On Turning Thrifty
It’s alright for you youngsters.
After the bar had closed and the James Peake band had left the stage; after the dance floor had cleared, the glasses emptied and the cigarettes stubbed; after, the draught began blowing through a deserted club and the last of the taxis had taken the concelebrants home, my birthday party was over and I was no longer in short trousers and knee socks but was left stranded on an island called Fifty.
Fifty! Bloody hell! How did I get here. If I was into my middle-age a few years ago what does this now make me? I’m a goldie oldie with a speed limit on my slippers. Next, I’ll be needing help to fill in a form. They’ll turn off my hearing aid when they’re discussing sex. Jokes will have to be explained to oul Dan. My teeth are going to be sleeping in a different room from now on. I’ll be sent on bus runs to Omeath and given £2 pocket money. I’ll be having Farley’s rusks for dinner and be tucked in bed by eight. This is scary.
Last year I made my First Holy Communion. I was catching spricks, squeezing zits, my voice broke and I began chasing girls. I only started shaving in August, then I went to jail. Was on a honeymoon and had a son. Then a wee girl jumped on my knee and shouted, “Granda!”
It’s not fair. I want to be a Galapagos tortoise which reaches middle-age when it turns 150.
Each instant snatches from you what you had,
the crumb of happiness within your grasp.
Thirty-six hundred times in every hour
the Second whispers: Remember! And Now replies
in its maddening mosquito hum: I am Past,
who passing lit and sucked your life and left!
What a jolly poem that was by Baudelaire. Put me in a right good mood this Friday morning. I think I’ll have a glass of razor blades and put on Leonard Cohen.
Yesterday started off ominously. When I woke up, Leslie, who was still half-asleep, said, “Happy thirtieth, birthday boy.” Thirty? I thought. Have the last twenty years been a dream? Do I still own a comb, sport a brown beard and have a 32-inch waist?
Then I became paranoid: who does she think she is sleeping beside? But she quickly corrected herself and brought me my breakfast on a tray. I opened family cards and presents, including a card which contained a CD of a selection of music from 1953, none of which I remember hearing in my pram.
The card also refers to some notable events from that year: the Castro-led guerrilla attacks on Cuban army bases; an armistice between North and South Korea, following three years of fighting and over two million deaths; the deaths of C & W star Hank Williams (29), the composer Prokofiev, the poet Dylan Thomas (39), and Joseph Stalin; the marriage of J.F. Kennedy to Jackie Bouvier; and nothing about my first suck on a bottle or filling my pants.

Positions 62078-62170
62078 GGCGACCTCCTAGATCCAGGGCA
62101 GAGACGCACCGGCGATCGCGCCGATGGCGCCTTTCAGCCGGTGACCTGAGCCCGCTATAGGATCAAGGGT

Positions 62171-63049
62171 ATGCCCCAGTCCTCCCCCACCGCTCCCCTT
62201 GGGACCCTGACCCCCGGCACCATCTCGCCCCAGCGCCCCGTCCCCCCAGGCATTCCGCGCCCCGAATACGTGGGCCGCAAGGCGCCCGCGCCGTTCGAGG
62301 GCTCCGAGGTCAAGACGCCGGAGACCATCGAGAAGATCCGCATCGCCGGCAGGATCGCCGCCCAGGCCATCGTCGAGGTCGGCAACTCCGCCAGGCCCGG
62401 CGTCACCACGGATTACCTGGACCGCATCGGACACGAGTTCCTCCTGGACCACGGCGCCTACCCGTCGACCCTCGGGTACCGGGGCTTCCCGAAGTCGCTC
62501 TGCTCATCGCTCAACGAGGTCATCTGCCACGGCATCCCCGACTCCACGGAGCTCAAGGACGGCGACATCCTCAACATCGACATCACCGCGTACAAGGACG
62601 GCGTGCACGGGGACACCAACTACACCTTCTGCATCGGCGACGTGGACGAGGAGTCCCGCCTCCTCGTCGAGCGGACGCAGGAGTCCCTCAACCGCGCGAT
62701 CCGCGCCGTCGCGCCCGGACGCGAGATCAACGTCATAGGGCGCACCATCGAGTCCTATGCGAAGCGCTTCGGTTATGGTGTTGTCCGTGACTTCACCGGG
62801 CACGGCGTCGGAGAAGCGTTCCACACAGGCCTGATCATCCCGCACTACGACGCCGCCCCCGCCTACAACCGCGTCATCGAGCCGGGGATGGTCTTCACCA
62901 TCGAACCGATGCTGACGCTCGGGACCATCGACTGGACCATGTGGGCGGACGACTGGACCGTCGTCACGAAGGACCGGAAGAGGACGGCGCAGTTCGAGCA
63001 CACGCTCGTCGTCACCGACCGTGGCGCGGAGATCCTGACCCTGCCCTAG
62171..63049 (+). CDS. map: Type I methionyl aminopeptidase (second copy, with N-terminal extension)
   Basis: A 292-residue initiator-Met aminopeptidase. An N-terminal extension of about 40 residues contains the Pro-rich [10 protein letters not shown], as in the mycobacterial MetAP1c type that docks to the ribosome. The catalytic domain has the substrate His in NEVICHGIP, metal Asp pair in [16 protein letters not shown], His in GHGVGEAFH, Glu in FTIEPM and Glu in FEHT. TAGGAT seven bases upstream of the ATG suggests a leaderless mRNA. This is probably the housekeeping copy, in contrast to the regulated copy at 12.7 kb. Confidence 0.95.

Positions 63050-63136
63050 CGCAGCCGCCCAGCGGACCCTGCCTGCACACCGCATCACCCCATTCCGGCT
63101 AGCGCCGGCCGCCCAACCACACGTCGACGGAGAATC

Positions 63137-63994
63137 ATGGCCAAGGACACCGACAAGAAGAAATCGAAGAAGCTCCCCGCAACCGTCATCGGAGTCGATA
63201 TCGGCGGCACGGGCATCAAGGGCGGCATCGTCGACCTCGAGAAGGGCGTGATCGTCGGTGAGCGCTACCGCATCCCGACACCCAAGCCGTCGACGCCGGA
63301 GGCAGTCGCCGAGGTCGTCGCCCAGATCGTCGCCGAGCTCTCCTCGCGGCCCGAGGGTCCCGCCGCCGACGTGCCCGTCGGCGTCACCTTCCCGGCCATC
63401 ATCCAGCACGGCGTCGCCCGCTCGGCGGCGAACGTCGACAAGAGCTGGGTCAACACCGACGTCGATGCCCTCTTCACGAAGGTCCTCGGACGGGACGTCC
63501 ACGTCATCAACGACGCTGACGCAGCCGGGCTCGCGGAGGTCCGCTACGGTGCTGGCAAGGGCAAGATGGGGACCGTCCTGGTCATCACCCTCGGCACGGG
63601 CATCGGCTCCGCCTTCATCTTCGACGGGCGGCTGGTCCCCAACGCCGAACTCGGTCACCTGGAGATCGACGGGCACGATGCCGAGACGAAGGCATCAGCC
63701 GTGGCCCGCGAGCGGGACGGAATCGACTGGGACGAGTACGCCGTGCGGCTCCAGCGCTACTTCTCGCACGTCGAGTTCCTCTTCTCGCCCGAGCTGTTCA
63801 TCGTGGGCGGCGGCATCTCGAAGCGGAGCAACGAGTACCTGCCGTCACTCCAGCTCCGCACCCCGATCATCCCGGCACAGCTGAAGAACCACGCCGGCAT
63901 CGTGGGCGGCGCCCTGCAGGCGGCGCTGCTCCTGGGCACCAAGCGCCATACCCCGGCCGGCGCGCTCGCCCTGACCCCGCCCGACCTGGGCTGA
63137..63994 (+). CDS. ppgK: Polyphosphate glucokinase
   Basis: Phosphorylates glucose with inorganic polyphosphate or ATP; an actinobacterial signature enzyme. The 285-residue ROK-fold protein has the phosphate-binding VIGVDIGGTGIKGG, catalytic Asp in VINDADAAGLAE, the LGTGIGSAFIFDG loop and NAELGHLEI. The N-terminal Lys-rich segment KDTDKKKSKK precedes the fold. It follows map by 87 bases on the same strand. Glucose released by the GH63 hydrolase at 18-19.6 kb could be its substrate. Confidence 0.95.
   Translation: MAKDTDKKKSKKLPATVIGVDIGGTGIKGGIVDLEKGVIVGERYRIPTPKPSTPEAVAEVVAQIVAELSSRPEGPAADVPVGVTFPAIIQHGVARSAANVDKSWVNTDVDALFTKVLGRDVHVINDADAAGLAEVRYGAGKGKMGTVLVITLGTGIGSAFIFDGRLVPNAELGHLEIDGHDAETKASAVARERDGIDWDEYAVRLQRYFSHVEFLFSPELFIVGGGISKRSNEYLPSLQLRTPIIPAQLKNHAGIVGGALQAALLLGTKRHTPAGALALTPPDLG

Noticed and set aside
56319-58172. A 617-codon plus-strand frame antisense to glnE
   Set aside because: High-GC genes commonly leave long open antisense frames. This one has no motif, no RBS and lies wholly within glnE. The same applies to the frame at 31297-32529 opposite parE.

Aren’t parties great! I had mine in the Felons Club surrounded by more wealth than the richest king - my family and friends whose generosity humbled me.
Many had travelled long distances to hear the James Peake band, according to the MC Jim Gibney, only to discover there was a birthday on. Tom Hartley said a few words about our long friendship at a personal level and professionally in the Republican Press Centre. But he also spoke about the people who had befriended us, with whom we had worked along the way, and who had help make us who we are. People of humility like the late Bingo Campbell, Paddy Loughran (shot dead in the Falls’ Sinn Fein office) and Joe Clarke, and others such as Sean Morris and Danny Devanny.
As the band played and the dance floor filled we were back in the sixties, seventies and eighties. Dora and Dorian Gray were at home up in the loft, ageing on a canvas, as we fine-complexioned striplings repeated earlier performances from the Plaza, or the Astor, the Holy Child disco (an oxymoron, if ever there was one) or St Paul’s Club.
Hold on a minute, I thought. There’s Basil McLaughlin, former managing editor of the Andytown News, who retired three years ago, out there jiving with Pat, stealing the show, and not a wooden leg in sight.
What am I worried about: 65 Fahrenheit is actually 18 Centigrade and I’m only fifty - which makes me cooler than Basil! Besides, my wife thinks I’m thirty!
Life isn’t so bad after all. I can still chew meat, cut my own toe nails and still be mistaken for an adult fare in a Falls black hack. And I shall be in my thifties until January 2013! Happy Birthday, Dan!
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© 2007 Irish Author and Journalist - Danny Morrison